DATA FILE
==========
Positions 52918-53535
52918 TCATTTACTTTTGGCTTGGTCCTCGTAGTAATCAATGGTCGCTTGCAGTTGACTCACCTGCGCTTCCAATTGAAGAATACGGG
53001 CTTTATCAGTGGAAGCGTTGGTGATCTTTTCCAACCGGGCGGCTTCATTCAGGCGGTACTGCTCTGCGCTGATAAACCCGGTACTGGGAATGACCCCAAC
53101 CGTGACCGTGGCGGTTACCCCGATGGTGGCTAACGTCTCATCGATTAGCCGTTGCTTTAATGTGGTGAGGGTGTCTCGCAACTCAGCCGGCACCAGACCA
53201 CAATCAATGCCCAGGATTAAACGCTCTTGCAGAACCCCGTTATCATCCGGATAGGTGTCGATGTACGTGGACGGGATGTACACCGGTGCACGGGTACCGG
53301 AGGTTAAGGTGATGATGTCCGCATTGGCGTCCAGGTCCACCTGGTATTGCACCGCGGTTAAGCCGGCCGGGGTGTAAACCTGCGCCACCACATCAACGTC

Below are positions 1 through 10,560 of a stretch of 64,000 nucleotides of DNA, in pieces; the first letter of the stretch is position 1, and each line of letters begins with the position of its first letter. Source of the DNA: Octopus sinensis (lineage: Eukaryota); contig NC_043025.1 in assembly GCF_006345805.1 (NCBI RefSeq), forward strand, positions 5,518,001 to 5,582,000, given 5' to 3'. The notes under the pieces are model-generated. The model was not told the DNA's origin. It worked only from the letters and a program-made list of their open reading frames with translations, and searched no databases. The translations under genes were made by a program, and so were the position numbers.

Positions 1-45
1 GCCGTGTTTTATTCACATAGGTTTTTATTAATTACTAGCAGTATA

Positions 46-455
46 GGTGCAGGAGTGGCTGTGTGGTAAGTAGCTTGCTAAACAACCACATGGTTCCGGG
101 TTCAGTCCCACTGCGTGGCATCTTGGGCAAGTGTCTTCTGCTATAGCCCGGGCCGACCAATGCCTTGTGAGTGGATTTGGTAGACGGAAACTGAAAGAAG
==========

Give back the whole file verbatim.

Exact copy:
Positions 52918-53535
52918 TCATTTACTTTTGGCTTGGTCCTCGTAGTAATCAATGGTCGCTTGCAGTTGACTCACCTGCGCTTCCAATTGAAGAATACGGG
53001 CTTTATCAGTGGAAGCGTTGGTGATCTTTTCCAACCGGGCGGCTTCATTCAGGCGGTACTGCTCTGCGCTGATAAACCCGGTACTGGGAATGACCCCAAC
53101 CGTGACCGTGGCGGTTACCCCGATGGTGGCTAACGTCTCATCGATTAGCCGTTGCTTTAATGTGGTGAGGGTGTCTCGCAACTCAGCCGGCACCAGACCA
53201 CAATCAATGCCCAGGATTAAACGCTCTTGCAGAACCCCGTTATCATCCGGATAGGTGTCGATGTACGTGGACGGGATGTACACCGGTGCACGGGTACCGG
53301 AGGTTAAGGTGATGATGTCCGCATTGGCGTCCAGGTCCACCTGGTATTGCACCGCGGTTAAGCCGGCCGGGGTGTAAACCTGCGCCACCACATCAACGTC

Below are positions 1 through 10,560 of a stretch of 64,000 nucleotides of DNA, in pieces; the first letter of the stretch is position 1, and each line of letters begins with the position of its first letter. Source of the DNA: Octopus sinensis (lineage: Eukaryota); contig NC_043025.1 in assembly GCF_006345805.1 (NCBI RefSeq), forward strand, positions 5,518,001 to 5,582,000, given 5' to 3'. The notes under the pieces are model-generated. The model was not told the DNA's origin. It worked only from the letters and a program-made list of their open reading frames with translations, and searched no databases. The translations under genes were made by a program, and so were the position numbers.

Positions 1-45
1 GCCGTGTTTTATTCACATAGGTTTTTATTAATTACTAGCAGTATA

Positions 46-455
46 GGTGCAGGAGTGGCTGTGTGGTAAGTAGCTTGCTAAACAACCACATGGTTCCGGG
101 TTCAGTCCCACTGCGTGGCATCTTGGGCAAGTGTCTTCTGCTATAGCCCGGGCCGACCAATGCCTTGTGAGTGGATTTGGTAGACGGAAACTGAAAGAAG